I am so proud to tell you that Carver remembered the plan, executed the plan, and passed with flying colors!
I am sick. I am pretty sure I have a sinus infection, so I get to go to the doctor tomorrow and wince while he presses on my sinuses and asks, "Does this hurt?" We used to go to the doctor all the time. When the kids were younger, they had everything. Ear infections times 1 billion, strep throat, tonsils out, adenoids out, spider bites, fevers, let's not forget the mumps, rashes, dehydration, and the general well check ups and vaccinations that come along with being a kid. Fortunately for us, it's been a slow year in the medical co-pay department. Gee. I've kinda missed the old doc. I'm happy I get to mix things up a bit.
David asked me how could I possibly know if I had a sinus infection. I asked him what else would make my sinuses feel like they're about to explode in my head. Even my teeth hurt. He has since kept clear of me for fear of my
Also, I've tried to get through the whole day without bending over. Bending over hurts my head in ways you cannot imagine. Don't you think that's a clue?
I haven't had much of an appetite today, but then out of the blue I'll get a weird craving for food--like bread slathered in butter. Yes, I mean slathered. Who eats bread slathered with butter for no reason? Slathered is the key word here, folks. It tells me something is up.
It is still so funny to me that my kids don't a) believe me when I tell them I'm sick, or b) don't care when I tell them I am sick. They have the same expectations of me regardless. They want me to juggle, tell jokes, cook their favorite food, and sew costumes--all in 12.4 minutes! Those little stinkers.
So I am putting myself to bed, in preparation of my sinuses getting felt up tomorrow. Nighty night.
We like to wait until mid-December before we break out the Christmas decor, so Sunday was the day we went to get our Christmas tree. We did something different this year. We drove into the mountains to chop down our tree. The forest service sells $10 permits and gives you a map of areas that are designated for cutting. Our little environmentalist, Lily, was horrified that we would be cutting down some animal's home until we explained that that forest rangers want us to do this to prevent forest fires, which would result in mass destruction of all animal homes and the poor squirrels and birds would be devastated*, and she was mollified. (*yes, we stretched the truth there but it was either that or watch her chain herself to the tree we selected.)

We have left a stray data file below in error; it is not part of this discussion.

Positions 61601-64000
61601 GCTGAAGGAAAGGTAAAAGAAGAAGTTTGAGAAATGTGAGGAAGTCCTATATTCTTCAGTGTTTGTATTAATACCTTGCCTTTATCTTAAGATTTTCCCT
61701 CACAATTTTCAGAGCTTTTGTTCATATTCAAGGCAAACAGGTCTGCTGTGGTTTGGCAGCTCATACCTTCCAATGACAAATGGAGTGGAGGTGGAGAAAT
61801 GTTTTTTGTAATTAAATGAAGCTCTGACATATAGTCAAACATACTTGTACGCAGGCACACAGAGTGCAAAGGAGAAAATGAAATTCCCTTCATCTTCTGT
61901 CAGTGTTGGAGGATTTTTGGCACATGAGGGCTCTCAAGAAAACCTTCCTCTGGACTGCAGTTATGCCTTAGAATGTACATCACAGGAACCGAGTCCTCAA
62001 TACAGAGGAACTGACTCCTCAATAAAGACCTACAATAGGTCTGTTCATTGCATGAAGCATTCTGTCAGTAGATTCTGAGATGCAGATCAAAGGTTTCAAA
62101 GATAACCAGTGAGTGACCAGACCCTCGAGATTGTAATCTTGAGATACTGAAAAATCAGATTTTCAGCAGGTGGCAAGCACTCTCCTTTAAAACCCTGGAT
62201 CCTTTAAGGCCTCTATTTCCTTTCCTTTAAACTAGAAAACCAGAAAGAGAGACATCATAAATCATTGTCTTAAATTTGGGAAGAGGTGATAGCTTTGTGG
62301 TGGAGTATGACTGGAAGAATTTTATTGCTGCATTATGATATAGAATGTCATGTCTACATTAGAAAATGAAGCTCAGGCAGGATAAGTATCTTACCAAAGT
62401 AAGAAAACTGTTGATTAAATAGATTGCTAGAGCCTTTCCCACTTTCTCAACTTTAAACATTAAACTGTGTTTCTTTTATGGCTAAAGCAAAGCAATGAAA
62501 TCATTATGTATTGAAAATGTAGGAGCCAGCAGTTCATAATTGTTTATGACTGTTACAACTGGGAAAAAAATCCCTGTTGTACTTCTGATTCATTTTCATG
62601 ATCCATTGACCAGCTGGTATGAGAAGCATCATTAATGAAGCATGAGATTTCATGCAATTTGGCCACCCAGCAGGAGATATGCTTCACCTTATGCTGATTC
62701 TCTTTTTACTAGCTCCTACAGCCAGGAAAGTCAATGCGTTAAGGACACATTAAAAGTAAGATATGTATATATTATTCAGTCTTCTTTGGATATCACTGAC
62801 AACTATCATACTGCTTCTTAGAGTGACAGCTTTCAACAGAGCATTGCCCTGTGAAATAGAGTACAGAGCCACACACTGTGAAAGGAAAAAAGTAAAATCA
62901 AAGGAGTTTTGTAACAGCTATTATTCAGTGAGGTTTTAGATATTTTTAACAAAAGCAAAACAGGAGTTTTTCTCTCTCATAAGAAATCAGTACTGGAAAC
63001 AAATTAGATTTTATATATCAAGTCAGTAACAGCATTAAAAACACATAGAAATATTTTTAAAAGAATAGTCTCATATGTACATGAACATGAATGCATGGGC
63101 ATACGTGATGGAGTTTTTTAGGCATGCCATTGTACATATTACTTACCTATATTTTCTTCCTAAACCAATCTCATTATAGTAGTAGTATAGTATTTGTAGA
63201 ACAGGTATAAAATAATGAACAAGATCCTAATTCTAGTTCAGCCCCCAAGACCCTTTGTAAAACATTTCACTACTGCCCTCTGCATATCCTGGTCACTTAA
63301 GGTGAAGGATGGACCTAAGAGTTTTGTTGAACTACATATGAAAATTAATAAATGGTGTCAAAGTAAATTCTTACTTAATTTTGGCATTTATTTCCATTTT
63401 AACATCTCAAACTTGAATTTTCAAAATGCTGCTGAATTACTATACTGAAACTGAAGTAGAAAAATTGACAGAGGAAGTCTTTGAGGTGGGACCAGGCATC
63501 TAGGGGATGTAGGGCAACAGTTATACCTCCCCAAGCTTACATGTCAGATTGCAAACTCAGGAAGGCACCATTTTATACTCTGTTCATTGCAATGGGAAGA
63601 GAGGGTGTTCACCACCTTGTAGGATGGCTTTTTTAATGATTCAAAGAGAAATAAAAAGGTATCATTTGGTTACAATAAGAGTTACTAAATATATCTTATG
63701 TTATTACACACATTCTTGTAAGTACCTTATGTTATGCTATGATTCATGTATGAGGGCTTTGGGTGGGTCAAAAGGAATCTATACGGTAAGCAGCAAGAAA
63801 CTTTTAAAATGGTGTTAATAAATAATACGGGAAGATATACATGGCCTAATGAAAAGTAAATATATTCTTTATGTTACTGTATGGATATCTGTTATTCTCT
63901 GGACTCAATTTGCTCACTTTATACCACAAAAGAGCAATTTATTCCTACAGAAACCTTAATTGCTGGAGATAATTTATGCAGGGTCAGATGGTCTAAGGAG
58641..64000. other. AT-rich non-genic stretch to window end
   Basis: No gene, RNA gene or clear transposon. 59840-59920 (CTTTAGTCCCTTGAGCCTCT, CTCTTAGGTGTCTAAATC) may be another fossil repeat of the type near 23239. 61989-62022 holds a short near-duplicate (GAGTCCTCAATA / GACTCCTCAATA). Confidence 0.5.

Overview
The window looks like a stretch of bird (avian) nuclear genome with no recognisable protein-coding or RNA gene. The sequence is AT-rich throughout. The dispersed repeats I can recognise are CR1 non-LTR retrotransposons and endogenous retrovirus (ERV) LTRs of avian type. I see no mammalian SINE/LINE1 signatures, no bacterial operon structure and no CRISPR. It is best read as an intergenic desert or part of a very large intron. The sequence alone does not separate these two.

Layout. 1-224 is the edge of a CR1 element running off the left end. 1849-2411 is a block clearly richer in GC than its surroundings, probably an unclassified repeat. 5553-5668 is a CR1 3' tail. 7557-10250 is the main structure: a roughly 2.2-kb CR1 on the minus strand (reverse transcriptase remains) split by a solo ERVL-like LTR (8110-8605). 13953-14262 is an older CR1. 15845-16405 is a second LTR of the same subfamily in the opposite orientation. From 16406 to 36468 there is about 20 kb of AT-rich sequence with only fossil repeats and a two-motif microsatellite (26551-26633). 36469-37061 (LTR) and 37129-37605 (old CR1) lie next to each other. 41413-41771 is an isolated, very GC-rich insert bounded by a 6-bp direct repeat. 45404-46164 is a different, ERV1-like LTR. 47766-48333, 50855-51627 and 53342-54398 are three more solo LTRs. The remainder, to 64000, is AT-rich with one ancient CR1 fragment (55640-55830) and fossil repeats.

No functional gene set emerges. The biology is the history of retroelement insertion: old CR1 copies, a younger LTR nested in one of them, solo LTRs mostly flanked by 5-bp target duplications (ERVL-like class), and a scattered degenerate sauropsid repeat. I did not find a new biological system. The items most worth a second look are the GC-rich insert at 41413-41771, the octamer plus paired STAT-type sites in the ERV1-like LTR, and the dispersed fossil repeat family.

We bundled up and for some reason all wore Santa hats. I wore one, too, which is why there are no photos of me. Here are my little elves.
And big daddy-o. Does he look happy or what?
On the drive up the pass. Who is having the most fun in this photo? The dog, because he has a whole seat to himself.
Walking in to choose a tree. In a fine family moment, Lily is hitching up her snow pants. That girl's waist is the size of a toothpick and she spends a lot of her waking moments pulling up her pants.
Triumph! He was a huge help
The piney woods. It was a gorgeous day.
See that number on the bottom of our thermostat? Minus 12 degrees. The big storm that is attacking most of the country came through Colorado from Sunday through Tuesday. And the temperatures have not been kind. We've had a lot of snow (which I love) and bitter cold (which I thought I was done with when I left Minnesota). The kids and I have loved the snow day and delayed starts. I'm a much better person when I have a slow morning and don't have to make everyone's breakfasts, snacks, and lunches by 6:45 am. But with hunkering down comes cabin fever, plus our 30 Days of Nothing in November, and we haven't been out to do much lately. So I told the kids we would go somewhere fun after school. Somewhere warm. Which resulted in the following:
Indoor mini-glow golf. For reasons I can't explain my children love this place. It gives me a headache. It also gives me a chance to examine all the lint on my clothes that shows up under that black lights.
We got hot chocolate, looked at the mall Santa (who my kids think is hilarious) and played golf. We even snuck in a little shopping time for Nana. I had to steer them away from the glass dolphin they all insisted she would love. I think I convinced them it was breakable and Buddy might eat it. They solemnly nodded their head in agreement and we chose something much more... uh, practical.
I hope you're all staying warm.